1. Compress the dump files during the export.

  2. Serialize the file transport in parallel. Serialization here means sending the files one after the other; you don’t need to wait for the export to finish before uploading the files to AWS. Uploading many of these files in parallel (if enough bandwidth is available) further improves the performance. We recommend that you parallel upload as many files as there are disks being used, and use the same number of Amazon EC2 bridge instances to receive those files in AWS.

  3. Use Tsunami UDP or a commercial wide area network (WAN) accelerator to upload the data files to the Amazon EC2 instances.

Using Tsunami to upload files to Amazon EC2

The following example shows how to install Tsunami on both the source database server and the Amazon EC2 instance:

yum -y install make yum -y install automake yum -y install gcc yum -y install autoconf yum -y install cvs wget http://sourceforge.net/projects/tsunami-udp/files/latest/download tar -xzf tsunami*gz cd tsunami-udp* ./recompile.sh make install

After you’ve installed Tsunami, open port 46224 to enable Tsunami communication. On the source database server, start a Tsunami server, as shown in the following example. If you do parallel upload, then you need to start multiple Tsunami servers:

cd/mnt/expdisk1 tsunamid *

On the destination Amazon EC2 instances, start a Tsunami server, as shown in the following example.

If you do multiple parallel file uploads, then you need to start a Tsunami server on each Amazon EC2 bridge instance.

If you do not use parallel file uploads, and if the migration is to an Oracle database on Amazon EC2 (not Amazon RDS), then you can avoid the Amazon EC2 bridge instance. Instead, you can upload the files directly to the Amazon EC2 instance where the database is running. If the destination database is Amazon RDS for Oracle, then the bridge instances are necessary because a Tsunami server cannot be run on the Amazon RDS server:

cd /mnt/data_files tsunami tsunami> connect source.db.server tsunami> get *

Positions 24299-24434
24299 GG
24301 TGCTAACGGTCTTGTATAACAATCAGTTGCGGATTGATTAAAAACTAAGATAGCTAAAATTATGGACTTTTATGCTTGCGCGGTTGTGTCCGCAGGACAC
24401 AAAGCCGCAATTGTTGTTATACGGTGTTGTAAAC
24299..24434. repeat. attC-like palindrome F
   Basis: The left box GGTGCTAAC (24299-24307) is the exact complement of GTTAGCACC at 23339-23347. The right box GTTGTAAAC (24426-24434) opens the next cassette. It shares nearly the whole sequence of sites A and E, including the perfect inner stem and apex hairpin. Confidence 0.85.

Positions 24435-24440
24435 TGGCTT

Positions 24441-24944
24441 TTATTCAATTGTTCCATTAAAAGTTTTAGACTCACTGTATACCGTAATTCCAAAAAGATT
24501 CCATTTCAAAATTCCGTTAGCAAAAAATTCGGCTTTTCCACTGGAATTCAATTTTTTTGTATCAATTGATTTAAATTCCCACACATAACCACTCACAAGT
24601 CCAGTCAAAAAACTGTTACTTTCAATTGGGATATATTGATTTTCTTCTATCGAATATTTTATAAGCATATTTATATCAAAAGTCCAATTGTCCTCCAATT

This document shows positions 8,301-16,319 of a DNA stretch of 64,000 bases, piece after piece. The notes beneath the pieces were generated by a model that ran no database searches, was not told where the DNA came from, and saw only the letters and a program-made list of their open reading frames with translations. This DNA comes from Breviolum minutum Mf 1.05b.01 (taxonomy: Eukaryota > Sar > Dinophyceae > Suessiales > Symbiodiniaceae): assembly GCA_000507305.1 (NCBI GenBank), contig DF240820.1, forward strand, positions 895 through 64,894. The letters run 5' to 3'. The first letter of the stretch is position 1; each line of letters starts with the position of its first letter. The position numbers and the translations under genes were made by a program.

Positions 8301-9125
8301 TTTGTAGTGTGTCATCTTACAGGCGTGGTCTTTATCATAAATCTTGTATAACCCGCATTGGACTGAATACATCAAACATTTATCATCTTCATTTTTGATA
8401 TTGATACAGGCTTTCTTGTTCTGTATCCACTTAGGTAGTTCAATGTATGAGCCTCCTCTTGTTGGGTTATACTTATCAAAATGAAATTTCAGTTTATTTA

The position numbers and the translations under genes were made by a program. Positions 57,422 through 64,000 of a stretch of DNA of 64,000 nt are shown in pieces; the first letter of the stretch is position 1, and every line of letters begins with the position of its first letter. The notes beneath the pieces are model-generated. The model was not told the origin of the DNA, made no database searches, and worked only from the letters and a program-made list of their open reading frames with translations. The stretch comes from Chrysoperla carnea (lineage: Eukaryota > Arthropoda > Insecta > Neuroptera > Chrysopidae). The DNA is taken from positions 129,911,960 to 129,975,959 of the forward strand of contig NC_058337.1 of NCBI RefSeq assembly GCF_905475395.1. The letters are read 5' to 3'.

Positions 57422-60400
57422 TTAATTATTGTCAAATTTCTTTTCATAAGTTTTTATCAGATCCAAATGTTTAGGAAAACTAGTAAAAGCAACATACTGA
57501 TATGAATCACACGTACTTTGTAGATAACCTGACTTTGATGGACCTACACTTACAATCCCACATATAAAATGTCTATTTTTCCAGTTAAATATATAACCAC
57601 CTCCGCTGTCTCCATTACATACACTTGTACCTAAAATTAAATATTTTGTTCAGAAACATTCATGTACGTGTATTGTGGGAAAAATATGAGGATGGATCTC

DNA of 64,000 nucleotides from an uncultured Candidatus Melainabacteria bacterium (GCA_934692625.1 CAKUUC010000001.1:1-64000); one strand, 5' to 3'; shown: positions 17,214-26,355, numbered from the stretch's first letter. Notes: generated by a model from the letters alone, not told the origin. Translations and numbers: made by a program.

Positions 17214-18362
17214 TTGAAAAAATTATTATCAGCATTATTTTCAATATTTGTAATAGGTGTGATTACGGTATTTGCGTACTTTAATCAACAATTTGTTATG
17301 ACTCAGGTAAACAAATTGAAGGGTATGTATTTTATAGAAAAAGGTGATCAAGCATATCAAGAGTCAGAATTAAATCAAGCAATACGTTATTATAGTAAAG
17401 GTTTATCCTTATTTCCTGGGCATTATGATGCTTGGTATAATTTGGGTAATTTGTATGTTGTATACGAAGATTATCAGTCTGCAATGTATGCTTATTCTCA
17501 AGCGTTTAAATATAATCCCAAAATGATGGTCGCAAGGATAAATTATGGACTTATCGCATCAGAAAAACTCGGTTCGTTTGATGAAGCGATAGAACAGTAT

From this point forward, the process differs for a database on Amazon EC2 versus a database on Amazon RDS. The following sections show the processes for each service.

Next steps for a database on an Amazon EC2 instance

If you used one or more Amazon EC2 bridge instances in the preceding steps, then bring all the dump files from the Amazon EC2 bridge instances into the Amazon EC2 database instance. The easiest way to do this is to detach the Amazon Elastic Block Store (Amazon EBS) volumes that contain the files from the Amazon EC2 bridge instances, and connect them to the Amazon EC2 database instance.

Once all the dump files are available in the Amazon EC2 database instance, use the Oracle Data Pump import feature to get the data into the destination Oracle database on Amazon EC2, as shown in the following example:

impdp demoreinv/demo full=y DIRECTORY=DPUMP_DIR dumpfile= reinvexp1%U.dmp,reinvexp2%U.dmp, reinvexp3%U.dmp parallel=8 logfile=DPimp.log ENCRYPTION_PASSWORD=encryption_password job_name=DPImp

This imports all data into the database. Check the log file to make sure everything went well, and validate the data to confirm that all the data was migrated as expected.

Next steps for a database on Amazon RDS

Because Amazon RDS is a managed service, the Amazon RDS instance does not provide access to the file system. However, an Oracle RDS instance has an externally accessible Oracle directory object named DATA_PUMP_DIR. You can copy Oracle Data Pump dump files to this directory by using an Oracle UTL_FILE package.

Amazon. RDS supports Amazon S3 integration as well. You could transfer files between the S3 bucket and Amazon RDS instance through S3 integration of RDS. The S3 integration option is recommended when you want to transfer moderately large files to the RDS instance dba_directories. Alternatively, you can use a Perl script to move the files from the bridge instances to the DATA_PUMP_DIR of the Amazon RDS instance.

Preparing a bridge Instance

To prepare a bridge instance, make sure that Oracle Instant Client, Perl DBI, and Oracle DBD modules are installed so that Perl can connect to the database. You can use the following commands to verify if the modules are installed:

$perl -e 'use DBI; print $DBI::VERSION,"\n";' $perl -e 'use DBD::Oracle; print $DBD::Oracle::VERSION,"\n";'

If the modules are not already installed, use the following process below to install them before proceeding further:

  1. Download Oracle Database Instant Client from the Oracle website and unzip it into ORACLE_HOME.

  2. Set up the environment variable, as shown in the following example:

    $ export ORACLE_BASE=$HOME/oracle $ export ORACLE_HOME=$ORACLE_BASE/instantclient_11_2 $ export PATH=$ORACLE_HOME:$PATH $ export TNS_ADMIN=$HOME/etc $ export LD_LIBRARY_PATH=$ORACLE_HOME:$LD_LIBRARY_PATH
  3. Download and unzip DBD::Oracle, as shown in the following example: